Thomas Hagen: You started out making beats, then how did you get into performing DJ sets?
JEWELSSEA: In high school a lot of my friends were in bands, so I would go to people’s basement shows. I saw a few people do DJ sets along with the bands, and I saw that it would be a good way for me to play my own music live. I wasn’t in a band but I wanted to perform what I was working on so other people could hear it; 2018 is when I started doing house shows. Then my friend started throwing raves in 2019, she got me in on it and I just kind of became the resident DJ. I was 20 and going into my junior year of college.
TH: How did you go from DJing house shows to the bigger raves and official venues?
J: My friends [Vicdeni, Keenanfromlimbo and Mowitcher] wanted to throw a rave, so we were all down to find a space, get the speakers, whatever we had to do. We were not tapped in. [laughs] At that point I don’t think I had even been to a rave yet. Before we threw our first party though, I went to [the Philly party] Raveland in 2019. That was the first rave I had been to, and I was like, “Woah, I get it now. It’s more intentional.” At house parties we were playing chiller music, but this was high-energy. They had free Red Bulls; it was 3 in the morning and I had gotten off of work at 2 maybe.
We announced our rave maybe a week out. Just word of mouth and Instagram, we threw it at this warehouse in North Philly, and — like 400 people showed up. We had no idea, we were like, “What is going on??” Everyone was packed into this really hot room; it was late August, fully in a basement, somebody in the middle of my set came over with a fan. I made like 300 bucks because there were a lot of people there; we expected to not make anything.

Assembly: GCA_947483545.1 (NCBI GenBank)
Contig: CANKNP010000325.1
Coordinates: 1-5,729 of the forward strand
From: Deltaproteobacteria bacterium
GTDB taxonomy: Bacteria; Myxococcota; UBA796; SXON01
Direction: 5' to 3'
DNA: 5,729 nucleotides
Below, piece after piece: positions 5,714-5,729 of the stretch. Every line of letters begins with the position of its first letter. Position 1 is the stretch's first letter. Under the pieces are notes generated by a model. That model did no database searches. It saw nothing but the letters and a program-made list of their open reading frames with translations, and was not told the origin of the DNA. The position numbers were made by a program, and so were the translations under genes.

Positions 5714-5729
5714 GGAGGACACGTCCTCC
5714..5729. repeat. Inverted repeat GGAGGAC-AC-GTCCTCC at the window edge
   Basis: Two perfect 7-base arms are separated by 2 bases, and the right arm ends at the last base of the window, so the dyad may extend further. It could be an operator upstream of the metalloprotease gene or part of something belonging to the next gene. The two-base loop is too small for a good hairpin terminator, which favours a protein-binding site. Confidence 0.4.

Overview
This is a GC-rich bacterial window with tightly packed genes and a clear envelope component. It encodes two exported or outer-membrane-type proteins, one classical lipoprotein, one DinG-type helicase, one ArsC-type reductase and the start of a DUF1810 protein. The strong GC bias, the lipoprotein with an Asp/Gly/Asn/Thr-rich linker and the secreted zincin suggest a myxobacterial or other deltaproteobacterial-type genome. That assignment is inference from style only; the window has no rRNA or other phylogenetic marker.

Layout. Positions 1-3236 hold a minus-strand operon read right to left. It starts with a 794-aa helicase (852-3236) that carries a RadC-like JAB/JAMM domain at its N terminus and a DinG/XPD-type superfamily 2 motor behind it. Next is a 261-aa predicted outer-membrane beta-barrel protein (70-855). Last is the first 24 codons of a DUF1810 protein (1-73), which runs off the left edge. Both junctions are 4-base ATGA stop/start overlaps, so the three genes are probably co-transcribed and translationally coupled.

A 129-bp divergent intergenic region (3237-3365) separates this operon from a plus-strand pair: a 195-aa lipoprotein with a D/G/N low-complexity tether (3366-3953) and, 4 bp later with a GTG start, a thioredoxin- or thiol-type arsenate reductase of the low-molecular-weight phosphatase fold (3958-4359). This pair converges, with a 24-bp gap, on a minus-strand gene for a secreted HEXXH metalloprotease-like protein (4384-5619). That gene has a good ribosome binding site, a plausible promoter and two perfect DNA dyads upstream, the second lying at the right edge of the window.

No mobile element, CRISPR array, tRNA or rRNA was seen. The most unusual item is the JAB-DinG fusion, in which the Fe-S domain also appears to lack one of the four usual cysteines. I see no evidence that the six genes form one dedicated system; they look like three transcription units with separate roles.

After that first rave, called ALT+ESC, other people started asking me to play their parties, then my first club gig was with [event promoters] Function. I think Blind Barber was the first spot with Function, then TLA. And at Silk City, Chicken of the Sea had a residency so she put me on with her.
TH: Do you have advice for people in Philly who have never been out dancing at a rave but want to try it out?
J: Just go — if you have a friend or you don’t, just show up, push yourself. It’s ok to be a little uncomfortable; you might find that you actually fit in. I was always very shy and reserved, and I became a more social person once I got to college, more extroverted. I think just pushing myself to go out with my friends, be open to new experiences, made me start to appreciate the nightlife more. I didn’t think I would be outside as much as I am now. [laughs]
TH: You bring in a lot of influence from hip hop and rap, and you have also released beat tapes. How does it feel to bring elements of rap into dance music settings? Does it surprise people? Or does it feel natural?
J: That’s what I was doing for the first ALT+ESC, I was always incorporating rap. It feels normal. A lot of the music I was listening to on YouTube, like mashups and SoundCloud era, I was hearing people mix R&B with house, or rap with house. None of that is new; hip house has been around for years. In a place like Philly—people that rap, they’re going to raves, people in bands go to raves, people at raves are going to rap shows.